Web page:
Make Your Attendees Successful

conference-seatingAnyone who has put together a meeting, seminar or dinner knows that seating setup is one of the key parts of how successful the event will run. Put the head table in front of the doors leading into the room and everyone will be distracted when latecomers arrive. While there are lots of guides to the various types of seating, are almost no lists to tell what to avoid and what works in reality.

Here is a list of dos and don’ts when it comes to event seating:

* Do leave a center aisle and side aisles when doing theatre-style seating. People will be late, have to take a call or need to stretch their legs. Make it convenient for them to do so to minimize disruptions when the meeting is going on.

* Don’t put chairs right next to each other (nor lock them together) in a row when doing theatre-style seating. Conference chairs are rarely large enough to comfortably fit the rears of today’s attendees. Doing this kind of seating will mean that people will sit every other seat or stand in the back rather than be hip to hip in that kind of seating.

* Do block the back rows prior to the meeting beginning. People choose to sit in the back when there is plenty of seating available (ever watch how church pews fill up during a Sunday service?). By blocking the back rows, you force people to fill in the seating closer to the front and hence closer to the speakers. This is also true for rounds used either for a meeting or dinner as well. Just mark the table as reserved or don’t put chairs out until you need them.

* Don’t place two seats at the corner of u-shaped seating. This forces both occupants to fight for the same space to put their materials or food. Instead, pick one side or the other when placing seats at the u-shaped corners. Then space appropriately on the adjacent table to keep space clear for all occupants.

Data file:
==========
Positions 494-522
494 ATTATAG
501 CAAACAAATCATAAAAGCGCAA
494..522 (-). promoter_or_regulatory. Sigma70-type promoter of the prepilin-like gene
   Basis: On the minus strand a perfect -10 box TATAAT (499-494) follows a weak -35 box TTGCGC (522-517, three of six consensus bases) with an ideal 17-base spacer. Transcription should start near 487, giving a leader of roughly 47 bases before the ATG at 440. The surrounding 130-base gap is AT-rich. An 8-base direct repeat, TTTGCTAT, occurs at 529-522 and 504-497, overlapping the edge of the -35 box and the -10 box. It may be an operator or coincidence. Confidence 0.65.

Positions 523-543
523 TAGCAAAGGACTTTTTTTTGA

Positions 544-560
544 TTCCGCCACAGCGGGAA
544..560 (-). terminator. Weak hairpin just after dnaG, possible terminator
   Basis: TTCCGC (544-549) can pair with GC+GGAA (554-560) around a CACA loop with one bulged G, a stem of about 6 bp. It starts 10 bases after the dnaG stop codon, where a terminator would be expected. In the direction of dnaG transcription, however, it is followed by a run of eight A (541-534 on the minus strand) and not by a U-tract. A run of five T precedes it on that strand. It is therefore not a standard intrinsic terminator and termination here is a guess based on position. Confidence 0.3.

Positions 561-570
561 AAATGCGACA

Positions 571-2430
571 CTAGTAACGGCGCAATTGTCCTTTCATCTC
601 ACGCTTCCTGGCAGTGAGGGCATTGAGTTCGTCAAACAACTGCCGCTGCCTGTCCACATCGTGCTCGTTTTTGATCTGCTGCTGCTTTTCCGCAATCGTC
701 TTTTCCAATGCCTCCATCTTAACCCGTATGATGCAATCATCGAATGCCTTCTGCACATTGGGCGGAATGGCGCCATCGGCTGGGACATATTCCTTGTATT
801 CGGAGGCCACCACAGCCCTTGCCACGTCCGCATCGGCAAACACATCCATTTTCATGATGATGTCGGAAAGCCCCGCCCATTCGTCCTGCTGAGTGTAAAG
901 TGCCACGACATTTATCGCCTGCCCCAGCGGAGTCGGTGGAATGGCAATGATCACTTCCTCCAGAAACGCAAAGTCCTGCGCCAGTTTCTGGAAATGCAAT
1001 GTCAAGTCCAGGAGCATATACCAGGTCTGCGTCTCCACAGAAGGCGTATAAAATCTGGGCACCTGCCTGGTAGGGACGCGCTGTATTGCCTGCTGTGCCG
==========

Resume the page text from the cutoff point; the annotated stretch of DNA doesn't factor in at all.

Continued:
* Do set limits on the number seats per table when doing classroom style. Either do two seats per 6 ft length table or three seats per 8’ length table. This gives everyone room to sit and set up laptops and/or meeting materials without bumping into their table neighbor. More importantly, it reduces the chances that someone is seating where the table legs are making it unable for the participant to stretch out his legs.

* Don’t put chairs around the entire round table if you are having a program. Doing that inevitably makes it so that half of each table can not see the dais or the speaker or what is going on in the front of the room. Instead, set only half the table facing the when the program will be presented. Or use half rounds to so you will not have wasted meeting space.

* Do set up comfortable seating when doing rounds. Since most dinner events are held around a round table, avoid trying to cram as many seats as possible. People are there for social reasons and want to be comfortable while they eat, not bumping elbows trying to drink their coffee or cut their meat/fish. Usually 8 seats per 3 ft rounds works well (not the traditional 10 seats).

* Don’t create a seating set up that invites the speaker to move “into” the seating to connect with the audience. Many meetings using either theatre or classroom- style seating can be so massive in length and width that the presenter starts moving down the center aisle to connect with everyone in the audience. This leaves those in the front and front sides with a nice view of the speaker’s back. If you are going to these many seats, it is time to get a camera and screens on either side of the room to help everyone see (even in the back) what the speaker is doing while they hear his words.

That is a list of dos and don’ts that have become evident over time. What suggestions would you add? Send them to so we can do a follow up post. Or put them in the comment section which follows this posting.

Remember, there are no hard and fast rules to good seating at events. The goal is to provide a superb experience for the attendee. Put yourself in his/her place when planning and you can usually eliminate most problems by sensible planning and set up.

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